Star Trek II: The Wrath of Khan — Revenge and the Price of Holding a Grudge

Tonight I saw Star Trek II: The Wrath of Khan. TCM and Fathom Events were presenting it for the movie’s fortieth anniversary. The movie was excellent, but it was bittersweet. Suzanne was a major, big-time Trekker. the kind who could tell you the season, episode number, and title of every episode of what has come to be called “The Original Series.” She would tell you that the movie continues the story arc of Season 1, Episode 12, “Space Seed.”

In “Space Seed,” the Enterprise encounters a sleeper ship containing specially bred superhumans, led by a man named Khan Noonien Singh, from Earth’s past who try to take over the Enterprise. Captain James T. Kirk exiles them to the planet Ceti Alpha V.

The movie takes place fifteen years after the events in “Space Seed.” Khan has spent the last fifteen years trying to find a way to escape his exile planet and exact his revenge on Kirk.

The starship Reliant is on a mission to find a lifeless planet to test a scientific device for the Federation called the Genesis Device, which was developed for the Federation by a civilian scientific team led by Dr. Carol Marcus, one of Kirk’s former lovers, and her son David. It is designed to reorganize dead matter into habitable worlds. Two Reliant officers, Captain Clark Terrell and Commander Pavel Chekov (a former Enterprise officer), looking for a lifeless planet to test Genesis, beam down to what they believe is Ceti Alpha VI.

They are captured by Khan and his people and told they are actually on Ceti Alpha V. Ceti Alpha VI has blown up. Khan injects indigenous eel larvae into their ears, controlling their minds. He then takes control of the Reliant. Using Reliant, he attacks the space station Regula I, where Dr. Marcus and her crew have their lab. Regula I sends a distress signal, which is picked up by the Enterprise. The Enterprise is out on a training mission to train new officers, including Spock’s protege, Saavik (played by Kirstie Alley, in her first major motion picture role.)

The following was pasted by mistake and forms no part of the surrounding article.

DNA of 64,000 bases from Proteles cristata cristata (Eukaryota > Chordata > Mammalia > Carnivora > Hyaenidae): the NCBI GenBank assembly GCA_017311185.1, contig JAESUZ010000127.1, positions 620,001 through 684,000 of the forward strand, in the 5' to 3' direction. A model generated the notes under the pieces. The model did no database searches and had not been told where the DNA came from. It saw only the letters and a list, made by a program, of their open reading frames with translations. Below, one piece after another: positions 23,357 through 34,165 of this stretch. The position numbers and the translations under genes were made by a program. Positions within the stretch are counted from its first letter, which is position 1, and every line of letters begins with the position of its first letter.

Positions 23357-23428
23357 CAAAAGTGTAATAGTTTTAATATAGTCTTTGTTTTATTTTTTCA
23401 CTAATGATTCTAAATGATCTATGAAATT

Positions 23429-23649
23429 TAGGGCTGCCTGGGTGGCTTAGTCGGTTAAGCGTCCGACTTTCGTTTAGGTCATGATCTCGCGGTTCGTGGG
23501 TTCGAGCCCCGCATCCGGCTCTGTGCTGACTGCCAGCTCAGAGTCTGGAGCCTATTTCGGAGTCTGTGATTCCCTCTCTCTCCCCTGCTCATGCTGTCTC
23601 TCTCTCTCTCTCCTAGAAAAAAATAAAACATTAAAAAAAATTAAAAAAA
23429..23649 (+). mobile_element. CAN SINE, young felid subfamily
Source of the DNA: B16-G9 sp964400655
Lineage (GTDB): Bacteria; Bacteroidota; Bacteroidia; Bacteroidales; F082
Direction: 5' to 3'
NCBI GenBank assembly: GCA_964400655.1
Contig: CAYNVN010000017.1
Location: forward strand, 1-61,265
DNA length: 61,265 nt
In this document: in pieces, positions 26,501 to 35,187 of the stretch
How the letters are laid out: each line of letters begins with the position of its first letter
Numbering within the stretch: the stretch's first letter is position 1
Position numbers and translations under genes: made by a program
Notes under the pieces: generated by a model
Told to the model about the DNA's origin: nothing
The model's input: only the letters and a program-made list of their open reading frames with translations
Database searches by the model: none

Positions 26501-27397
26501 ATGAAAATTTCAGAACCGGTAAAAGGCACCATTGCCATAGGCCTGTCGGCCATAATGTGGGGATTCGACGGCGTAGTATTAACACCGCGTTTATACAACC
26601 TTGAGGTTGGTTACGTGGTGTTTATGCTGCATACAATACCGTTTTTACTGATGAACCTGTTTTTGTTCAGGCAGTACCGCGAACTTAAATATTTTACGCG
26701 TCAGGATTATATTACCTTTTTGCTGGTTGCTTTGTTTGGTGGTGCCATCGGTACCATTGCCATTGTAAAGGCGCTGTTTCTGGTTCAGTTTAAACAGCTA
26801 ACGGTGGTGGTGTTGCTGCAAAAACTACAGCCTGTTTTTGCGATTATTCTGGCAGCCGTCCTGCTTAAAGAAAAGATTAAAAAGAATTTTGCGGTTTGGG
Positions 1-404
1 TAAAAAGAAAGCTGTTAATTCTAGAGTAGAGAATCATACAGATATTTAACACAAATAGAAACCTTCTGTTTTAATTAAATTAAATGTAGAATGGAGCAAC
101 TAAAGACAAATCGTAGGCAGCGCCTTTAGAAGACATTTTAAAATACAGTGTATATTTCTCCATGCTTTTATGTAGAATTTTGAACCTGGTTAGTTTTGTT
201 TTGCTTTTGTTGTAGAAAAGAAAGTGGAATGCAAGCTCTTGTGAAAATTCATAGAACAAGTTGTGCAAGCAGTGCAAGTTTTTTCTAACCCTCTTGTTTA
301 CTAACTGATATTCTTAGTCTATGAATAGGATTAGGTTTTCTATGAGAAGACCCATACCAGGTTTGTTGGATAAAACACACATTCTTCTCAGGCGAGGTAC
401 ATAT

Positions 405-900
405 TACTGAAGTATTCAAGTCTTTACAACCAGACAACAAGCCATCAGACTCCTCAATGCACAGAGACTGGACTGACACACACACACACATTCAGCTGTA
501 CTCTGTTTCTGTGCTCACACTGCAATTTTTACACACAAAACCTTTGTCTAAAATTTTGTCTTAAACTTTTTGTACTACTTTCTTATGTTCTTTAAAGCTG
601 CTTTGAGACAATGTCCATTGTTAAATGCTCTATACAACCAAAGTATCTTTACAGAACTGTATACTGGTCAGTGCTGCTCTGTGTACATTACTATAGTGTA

Admiral Kirk is on board for the training, and due to the emergency, he takes command from Captain Spock. (Yes, everyone got promoted.) Reliant attacks and cripples the Enterprise and Khan demands all material related to Genesis. Kirk buys time and remotely cripples the Reliant‘s shields, making it vulnerable to counterattack. Khan retreats for repairs while the Enterprise limps to Regula I.

Kirk, Dr. McCoy, and Saavik beam aboard Regula I, where they find Dr. Marcus’s crew murdered (except for Dr. Marcus and David.) They also find Terrell and Chekov. Soon they find Dr. Marcus and David hiding Genesis deep inside a planet. Khan orders Terrell and Chekov to kill Kirk. Instead, Terrell kills himself and the eel comes out of Chekov’s ear. He is taken back to the Enterprise.

Khan is transporting Genesis on the Reliant, intending to maroon Kirk on the lifeless planetoid, but Kirk and Spock trick him into a rendezvous inside the Mutara Nebula. In the nebula, shields are disabled. The two wounded ships can have a fair fight. Kirk and his crew disable Reliant, mortally wounding Khan. As he dies, Khan activates Genesis.

The Enterprise crew detects the activation and tries to escape, but is unable to do so without the disabled warp drive. Spock goes to repair the warp drive, but the engine room is flooded with radiation. McCoy tries to stop him from entering, but he uses a Vulcan mind trick on McCoy and repairs the warp drive, allowing the Enterprise to escape the explosion, which forms a new planet. In so doing, Spock dies. (Spoiler alert: He’s back in the next four movies.)

We also learn that David is Kirk’s son.

What can we learn from this tale? Khan’s fierce drive for revenge drives him to his death; Spock dies saving his friends. Genesis breeds new life. We can see in Khan’s story arc the price that revenge and anger cost. They can literally kill you. We see nobility of helping people, even when it costs you, perhaps even your life. We see the devotion of one’s life to service. And we see that there is always a new life if we but know how to create it.

This is a wonderful, dramatic, swashbuckling adventure with several underlying metaphysical messages. I highly recommend it.